In 1988 I was drafted to do my military service and I managed to get into the Navy. In Finland this could be tricky as the draft officers could be difficult and just assign you far up north to Lappland if you wanted to be in the Navy. Furthermore, I was a serving merchant navy seaman so it was bound to attract some questions if I would not like to go inland and serve my country. Fortunately the Draft Officer was in a good mood and after some discussion he assigned me to Helsinki to do my basic training.
Photo by Kari Martiala
So, in the summer of 1988 I signed off Bore Britannica and reported myself to the Navy compound in good time for the II/88 contingent. I was given my gear, assigned my bed & showed how to do my locker. Sleeping was not difficult as I was used to different environments on cargo ships. Some smartass stragglers had decided to report a minute before midnight and some missed it just a few minutes or came in so drunk that the legs would barely carry. They spent the first night in the Navy brig and learned their first lesson in discipline.
Photo by Kari Martiala
The first week went very easily with most of the time doing lessons and learning routines. When our medical was done the real stuff started and we mostly ran from place to place. We were assigned assault rifles and camouflage gear and we started running around in the forest shouting and generally playing war. I am grateful I was still 19 yrs old and had some play still left in my mind as it was really hard for some guys that were in their late 20's and had done their studies first and postponed the military service. I can only imagine what was going through their minds wielding an AK-62 and shouting "bang-bang-bang-prrrtttt" and then be interrupted by a drill sergeant screaming his head off "who is wasting ammo?" and "who gave permission to go on serial-fire?"
Tuima class (courtesy Wikipedia)
That time I was going out with Harriet but unfortunately this relationship did not hold the strain of the Navy and she broke up with me one evening on the phone. We were told in the beginning that some of you will break up and you can count yourself lucky because if the relationship can't take one short Navy service, then how can it take a life time commitment? I guess they were right on that.
The summer of 1988 is what we call an Indian-summer in Finland, it was so hot that we started sweating early morning 7-ish after breakfast. It also did not help we were given 3 pairs of socks that we got to change every week after the Friday sauna. Mornings were made so tight that you had to choose between one of the three S's to do, i.e. sh*t, shave or shower.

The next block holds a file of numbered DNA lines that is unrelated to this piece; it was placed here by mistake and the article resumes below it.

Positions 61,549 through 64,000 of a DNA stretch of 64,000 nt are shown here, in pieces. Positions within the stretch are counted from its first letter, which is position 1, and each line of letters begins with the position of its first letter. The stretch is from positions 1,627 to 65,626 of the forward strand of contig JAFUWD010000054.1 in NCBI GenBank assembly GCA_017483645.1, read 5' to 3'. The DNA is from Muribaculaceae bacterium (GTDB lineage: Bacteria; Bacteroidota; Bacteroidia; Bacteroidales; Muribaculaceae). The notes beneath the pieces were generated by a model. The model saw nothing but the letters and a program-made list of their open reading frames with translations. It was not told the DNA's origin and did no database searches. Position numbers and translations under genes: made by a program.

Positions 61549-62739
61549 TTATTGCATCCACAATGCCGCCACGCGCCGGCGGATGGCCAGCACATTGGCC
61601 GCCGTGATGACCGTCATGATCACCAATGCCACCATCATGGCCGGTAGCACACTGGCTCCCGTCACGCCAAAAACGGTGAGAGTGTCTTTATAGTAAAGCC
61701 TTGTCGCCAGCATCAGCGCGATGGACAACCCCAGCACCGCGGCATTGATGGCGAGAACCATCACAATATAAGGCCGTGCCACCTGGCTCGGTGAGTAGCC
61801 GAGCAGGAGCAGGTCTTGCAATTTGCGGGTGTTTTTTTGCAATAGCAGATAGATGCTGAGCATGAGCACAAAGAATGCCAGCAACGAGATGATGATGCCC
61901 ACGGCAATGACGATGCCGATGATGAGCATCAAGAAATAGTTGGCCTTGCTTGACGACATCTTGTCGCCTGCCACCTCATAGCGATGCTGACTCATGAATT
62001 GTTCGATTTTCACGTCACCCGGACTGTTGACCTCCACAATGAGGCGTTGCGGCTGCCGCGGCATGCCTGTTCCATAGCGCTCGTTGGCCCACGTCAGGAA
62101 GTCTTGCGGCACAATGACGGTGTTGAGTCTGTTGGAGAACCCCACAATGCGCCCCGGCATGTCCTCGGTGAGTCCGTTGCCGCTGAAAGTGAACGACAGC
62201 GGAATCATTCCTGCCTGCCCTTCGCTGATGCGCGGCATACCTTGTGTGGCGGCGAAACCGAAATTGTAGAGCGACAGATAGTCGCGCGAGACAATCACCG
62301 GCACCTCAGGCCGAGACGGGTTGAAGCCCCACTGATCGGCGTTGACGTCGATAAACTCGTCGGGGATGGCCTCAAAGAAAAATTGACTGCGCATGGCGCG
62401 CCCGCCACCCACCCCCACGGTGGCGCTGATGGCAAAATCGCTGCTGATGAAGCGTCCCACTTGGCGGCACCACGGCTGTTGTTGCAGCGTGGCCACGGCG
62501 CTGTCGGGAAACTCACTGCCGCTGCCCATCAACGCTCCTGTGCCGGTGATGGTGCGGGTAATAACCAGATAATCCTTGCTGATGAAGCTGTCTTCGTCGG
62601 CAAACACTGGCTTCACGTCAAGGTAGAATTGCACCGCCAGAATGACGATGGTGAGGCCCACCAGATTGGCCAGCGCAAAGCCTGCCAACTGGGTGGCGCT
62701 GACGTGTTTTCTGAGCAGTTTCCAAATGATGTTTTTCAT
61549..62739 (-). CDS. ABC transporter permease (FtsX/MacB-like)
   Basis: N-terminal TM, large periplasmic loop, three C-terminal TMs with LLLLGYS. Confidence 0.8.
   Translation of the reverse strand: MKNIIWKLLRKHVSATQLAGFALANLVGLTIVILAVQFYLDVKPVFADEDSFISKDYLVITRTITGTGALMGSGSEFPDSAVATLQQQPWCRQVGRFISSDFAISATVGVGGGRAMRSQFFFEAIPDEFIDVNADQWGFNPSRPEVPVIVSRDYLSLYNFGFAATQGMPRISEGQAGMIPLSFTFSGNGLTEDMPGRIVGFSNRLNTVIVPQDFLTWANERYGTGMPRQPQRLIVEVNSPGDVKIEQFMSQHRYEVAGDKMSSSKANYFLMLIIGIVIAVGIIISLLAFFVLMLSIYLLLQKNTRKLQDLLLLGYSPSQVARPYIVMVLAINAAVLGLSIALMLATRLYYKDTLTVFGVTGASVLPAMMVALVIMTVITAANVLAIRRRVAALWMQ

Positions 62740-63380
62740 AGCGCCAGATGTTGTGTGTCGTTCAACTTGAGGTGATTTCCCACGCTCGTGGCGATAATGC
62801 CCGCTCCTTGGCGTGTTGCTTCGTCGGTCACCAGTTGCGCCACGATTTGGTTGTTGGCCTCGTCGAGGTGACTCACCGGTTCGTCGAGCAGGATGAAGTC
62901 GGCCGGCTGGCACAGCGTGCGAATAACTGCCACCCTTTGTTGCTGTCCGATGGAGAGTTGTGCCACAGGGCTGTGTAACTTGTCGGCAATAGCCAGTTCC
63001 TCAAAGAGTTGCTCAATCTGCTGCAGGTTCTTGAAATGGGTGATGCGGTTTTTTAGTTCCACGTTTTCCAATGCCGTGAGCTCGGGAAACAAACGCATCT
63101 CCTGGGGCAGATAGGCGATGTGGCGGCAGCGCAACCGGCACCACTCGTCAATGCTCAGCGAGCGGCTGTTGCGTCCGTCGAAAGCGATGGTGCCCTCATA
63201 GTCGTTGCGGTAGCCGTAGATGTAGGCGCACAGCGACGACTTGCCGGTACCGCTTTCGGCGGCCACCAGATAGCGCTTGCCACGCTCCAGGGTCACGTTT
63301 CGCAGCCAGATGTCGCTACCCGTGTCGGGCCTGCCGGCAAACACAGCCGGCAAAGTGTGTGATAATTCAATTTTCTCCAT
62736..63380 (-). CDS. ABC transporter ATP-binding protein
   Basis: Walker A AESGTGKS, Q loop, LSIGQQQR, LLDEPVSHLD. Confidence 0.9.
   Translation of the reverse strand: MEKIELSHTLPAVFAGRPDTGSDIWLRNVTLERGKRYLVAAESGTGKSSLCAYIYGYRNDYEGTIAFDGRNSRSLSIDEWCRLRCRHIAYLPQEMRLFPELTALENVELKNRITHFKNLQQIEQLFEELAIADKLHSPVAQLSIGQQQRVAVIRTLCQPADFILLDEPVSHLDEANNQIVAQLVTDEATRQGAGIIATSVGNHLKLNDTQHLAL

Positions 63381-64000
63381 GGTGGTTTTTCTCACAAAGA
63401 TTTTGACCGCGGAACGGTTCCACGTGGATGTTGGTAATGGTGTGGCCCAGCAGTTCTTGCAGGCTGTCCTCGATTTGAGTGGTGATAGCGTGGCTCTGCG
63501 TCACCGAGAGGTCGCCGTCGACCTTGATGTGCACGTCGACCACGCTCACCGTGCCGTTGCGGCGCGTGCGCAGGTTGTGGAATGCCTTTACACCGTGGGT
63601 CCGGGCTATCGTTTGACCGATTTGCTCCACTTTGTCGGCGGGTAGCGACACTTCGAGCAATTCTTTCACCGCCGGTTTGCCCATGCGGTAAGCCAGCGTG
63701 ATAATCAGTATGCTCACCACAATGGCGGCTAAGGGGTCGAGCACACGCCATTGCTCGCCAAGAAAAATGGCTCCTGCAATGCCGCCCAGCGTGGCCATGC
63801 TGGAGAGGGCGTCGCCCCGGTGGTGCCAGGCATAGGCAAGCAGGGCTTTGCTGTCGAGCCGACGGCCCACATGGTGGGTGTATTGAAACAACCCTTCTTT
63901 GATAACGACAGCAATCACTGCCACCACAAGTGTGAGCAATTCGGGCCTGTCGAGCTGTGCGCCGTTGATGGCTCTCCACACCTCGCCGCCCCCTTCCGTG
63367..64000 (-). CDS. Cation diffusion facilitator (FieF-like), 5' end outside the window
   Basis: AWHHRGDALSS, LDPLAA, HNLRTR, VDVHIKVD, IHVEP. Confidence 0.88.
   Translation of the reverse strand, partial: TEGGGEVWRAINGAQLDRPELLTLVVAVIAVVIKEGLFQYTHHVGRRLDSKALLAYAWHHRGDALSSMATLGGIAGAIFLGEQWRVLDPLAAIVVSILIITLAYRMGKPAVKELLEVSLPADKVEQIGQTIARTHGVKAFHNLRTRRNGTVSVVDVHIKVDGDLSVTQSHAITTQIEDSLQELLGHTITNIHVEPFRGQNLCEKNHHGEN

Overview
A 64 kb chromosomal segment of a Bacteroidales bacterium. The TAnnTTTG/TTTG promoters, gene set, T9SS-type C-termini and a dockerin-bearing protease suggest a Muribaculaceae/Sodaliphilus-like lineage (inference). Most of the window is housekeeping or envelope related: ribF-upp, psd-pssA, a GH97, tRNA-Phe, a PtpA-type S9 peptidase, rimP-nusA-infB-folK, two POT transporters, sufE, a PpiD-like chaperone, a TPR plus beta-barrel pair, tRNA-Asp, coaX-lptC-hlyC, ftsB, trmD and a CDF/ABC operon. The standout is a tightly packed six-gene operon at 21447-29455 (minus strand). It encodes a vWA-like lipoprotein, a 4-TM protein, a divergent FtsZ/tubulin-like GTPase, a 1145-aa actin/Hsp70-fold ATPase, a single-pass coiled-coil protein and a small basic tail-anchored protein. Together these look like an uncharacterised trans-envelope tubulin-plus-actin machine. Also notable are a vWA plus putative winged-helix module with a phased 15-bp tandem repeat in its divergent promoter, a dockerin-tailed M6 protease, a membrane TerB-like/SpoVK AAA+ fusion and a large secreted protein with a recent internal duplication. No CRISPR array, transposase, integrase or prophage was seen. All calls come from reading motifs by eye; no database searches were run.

After 2 months of grunt training we had passed all tests, some of us had been sent home with the milk train to grow up and come back later to complete their service, some were transferred to easier duties (B-men). It was time to take the oath and be promoted to Able Bodied seamen. It was a festive day and the whole Company was assembled at the parade grounds and made recite the oath to defend the country.
After this people were divvied up to the different ships in the Navy. I was assigned as Motorman to the Soviet made missile vessels called the Tuima-class but internationally known as the OSA-II class. They were small ships, abt 40m long, with 12 drafted personnel and 12 regular petty Officers and 2-3 Officers onboard as the full complement. The Navy had 4 of the same Class so we were pretty loosely scattered on all of the boats when they were in port. Old timers always referred to them as when they were on patrol one would first hear the noise, then see the smoke before the vessel would appear. I think this can be verified from the pictures.
The vessels had 4 pcs of projectiles that weighed 1 ton each, there was also a double barrelled cannon fore and aft. When fired it shot 2 rounds/ second. It was always a big job for the weapons guys to load the ammunition belts, usually tracers would be put at regular intervals to see how the shots went. When we tested the engines we clocked abt 40kts but it would not last even 24h on that speed as the engines were really thirsty. The commissioned guys said that after firing a missile the reply would come within 10 minutes so one has to be in a hurry to make oneself scarce or face the incoming music.
As motorman I had some interesting times learning and tinkering with the star engines that had 56 cylinders in 7 blocks. The ships had in total 3 engines (168 cylinders) that generated 10500kW propulsion power. When we were sailing it was my duty to stay in the engine room and monitor the engines and in the mornings start up the generators and disconnect shore power. During my course of service I was promoted to Engine Corporal.
Last month in Navy
I completed my service in 11 months and was honorably discharged and I left the Navy to join the Merchant Navy again for the summer after which I went back to school to study myself to Deck Officer. All thanks to the influence of my then girlfriend Tiina-Maria that wanted an Officer beside her.